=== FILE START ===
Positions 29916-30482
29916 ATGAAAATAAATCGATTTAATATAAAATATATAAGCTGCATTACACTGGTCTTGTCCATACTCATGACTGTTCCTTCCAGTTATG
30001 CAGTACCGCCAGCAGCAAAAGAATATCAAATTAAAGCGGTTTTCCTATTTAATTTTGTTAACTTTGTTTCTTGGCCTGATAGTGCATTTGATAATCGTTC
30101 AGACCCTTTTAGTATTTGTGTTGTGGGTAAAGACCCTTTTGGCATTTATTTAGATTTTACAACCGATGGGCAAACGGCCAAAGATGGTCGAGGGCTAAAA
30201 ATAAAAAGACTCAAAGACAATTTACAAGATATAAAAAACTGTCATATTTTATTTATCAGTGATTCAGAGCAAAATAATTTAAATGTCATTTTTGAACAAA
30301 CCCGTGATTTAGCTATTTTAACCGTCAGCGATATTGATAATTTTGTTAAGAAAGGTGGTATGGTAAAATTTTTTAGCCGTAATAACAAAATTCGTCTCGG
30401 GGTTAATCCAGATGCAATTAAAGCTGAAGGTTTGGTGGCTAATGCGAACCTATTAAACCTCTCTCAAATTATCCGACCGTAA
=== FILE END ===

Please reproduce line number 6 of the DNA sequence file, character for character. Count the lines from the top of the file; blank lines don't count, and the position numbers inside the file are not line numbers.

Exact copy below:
30301 CCCGTGATTTAGCTATTTTAACCGTCAGCGATATTGATAATTTTGTTAAGAAAGGTGGTATGGTAAAATTTTTTAGCCGTAATAACAAAATTCGTCTCGG